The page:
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One ?Hell? of an Anniversary

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A popular topic of conversation among comic fans is the lack of newly-created characters matching the popularity and longevity of, say, Spider-Man, Superman or Batman. These characters have been around for anywhere between 45 to 70 years and will probably be around in some form for decades, if not centuries, more.

Outside Wolverine, and maybe the Punisher, the chances for this kind of longevity in characters created in the last 30+ years are pretty slim. Will our grandkids be reading Moon Knight in the future? Azrael? Dazzler?

There is one character that seems to not get the proper respect for his longevity. He is quickly approaching his 25th year in existence and the title in which he stars is just about to start its 21st. He has been one of the few DC/Vertigo characters to make the leap to the big screen. His name is John Constantine, and his series, Hellblazer, is commemorating its 250th issue this week. How’s that for longevity!

Constantine made his first appearance in 1985’s Saga of the Swamp Thing #37. Written as a streetwise magician by Alan Moore and drawn to look like recording artist Sting by John Totleben and Steve Bissette, he made an immediate impact.

It is a credit to the creators (and no surprise considering one of them was Alan Moore) that the character came so well developed right from the get-go. Constantine was part-rogue, part-charlatan, but with enough human decency to make him charming. He is what Dr. Strange would be if he grew up on Yancy Street. He didn’t travel through mystical dimensions but rather on the mean streets of the real world. He was able to see all the angles, and play most of them. He knew what needed to be done, knew what it took to get done, and wasn’t afraid to get his hands dirty in the process.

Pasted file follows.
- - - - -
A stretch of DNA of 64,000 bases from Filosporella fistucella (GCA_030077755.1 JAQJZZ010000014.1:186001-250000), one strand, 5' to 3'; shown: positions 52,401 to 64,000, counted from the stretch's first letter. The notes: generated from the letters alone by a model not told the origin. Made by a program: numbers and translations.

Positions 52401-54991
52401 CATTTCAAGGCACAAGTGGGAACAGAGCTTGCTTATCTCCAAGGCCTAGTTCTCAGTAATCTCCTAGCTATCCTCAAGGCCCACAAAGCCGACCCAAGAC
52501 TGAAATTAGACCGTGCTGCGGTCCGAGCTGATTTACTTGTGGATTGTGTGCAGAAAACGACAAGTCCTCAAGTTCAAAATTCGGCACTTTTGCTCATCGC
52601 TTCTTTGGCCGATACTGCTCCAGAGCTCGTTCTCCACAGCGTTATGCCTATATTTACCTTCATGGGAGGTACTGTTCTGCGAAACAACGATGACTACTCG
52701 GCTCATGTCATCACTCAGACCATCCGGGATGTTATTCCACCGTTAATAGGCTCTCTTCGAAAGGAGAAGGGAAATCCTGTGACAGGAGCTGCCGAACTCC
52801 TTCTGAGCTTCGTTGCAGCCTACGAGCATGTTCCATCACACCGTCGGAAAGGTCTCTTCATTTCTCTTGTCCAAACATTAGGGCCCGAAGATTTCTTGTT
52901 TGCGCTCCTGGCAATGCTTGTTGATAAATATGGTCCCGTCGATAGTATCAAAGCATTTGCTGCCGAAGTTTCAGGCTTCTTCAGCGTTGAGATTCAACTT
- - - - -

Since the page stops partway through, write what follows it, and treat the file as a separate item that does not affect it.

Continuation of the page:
Constantine proved popular enough in his many guest appearances that in 1988 he received a series of his own, named Hellblazer. The series started as a DC title and became a member of the first group of Vertigo titles—the only one still being published today. It has run continuously for over 20 years. You can count on one hand the number of titles that share that honor (and those titles star either Superman or Batman, just to prove a point).

And over those 20-plus years, the series has passed through a veritable who’s who of the best comic creators those two decades had to offer. The names are legendary: Neil Gaiman, Jaime Delano, Garth Ennis, Steve Dillon, Brian Azzarello, Tim Bradstreet, Eddie Campbell, Paul Jenkins, Sean Phillips, Warren Ellis, and many more.

Any title making it to 250 issues is cause for celebration, but, as the above shows, Hellblazer #250 calls for a special celebration. And Vertigo, being a classy organization, is giving it one. A number of those creators above are returning for a special oversized holiday issue. There will be five tales set on or around Christmas time. And new creative team Peter Milligan and Giuseppe Camuncoli will make their debut in this issue too, as if you needed more encouragement.

John Constantine has certainly stood the test of time and his series shows no signs of stopping. Will Hellblazer be gracing comic store shelves (or whatever they will have at that time) in 2108? I don’t know. But he does have the potential.

Also out this week:

Spider-Man Noir #1:

It’s the 1930s, a young man dresses up in an arachnid motif to fight crime fighting. The costume gives him courage and anonymity in his fight against the underworld. His battles are recounted in a pulp-like adventures being published by one of the biggest companies of the day. 

Of course, I am talking about The Spider, a character who appeared in a series of pulps from 1933 to 1943 from Popular Publications. And yes, this description also matches Marvel’s “noir” take on Spider-Man, too. Is this a simple coincidence? Is Marvel using their noir Spider-Man as a homage to the classic pulp character?  Or is Marvel just copying a successful concept from years past, thinking new readers wouldn’t know the difference? 

  David Hine & Fabrice Sapolsky (W), Carmine Di Giandomenico  (A), Marvel Comics, $2.99. Four-Issue Miniseries.

The Greatest American Hero #1:

Superheroes are so prevalent in all forms of media, that it’s hard to remember a time when they weren’t.   You can go into any bookstore and pick up a superhero novel. You can go to any Cineplex almost any time of the year and see either a movie that was adapted from a comic book or one that could have been, and you can turn on the TV each week and watch the adventures of your favorite Heroes.

Back when I was a kid, we had much fewer options. One of the best was The Greatest American Hero. Teacher Ralph Hinkley found an alien suit that gave him Superman-like powers. There was only one hitch—he lost the instruction manual. Hilarity ensued as he tried to fight crime and figure out how to work the suit.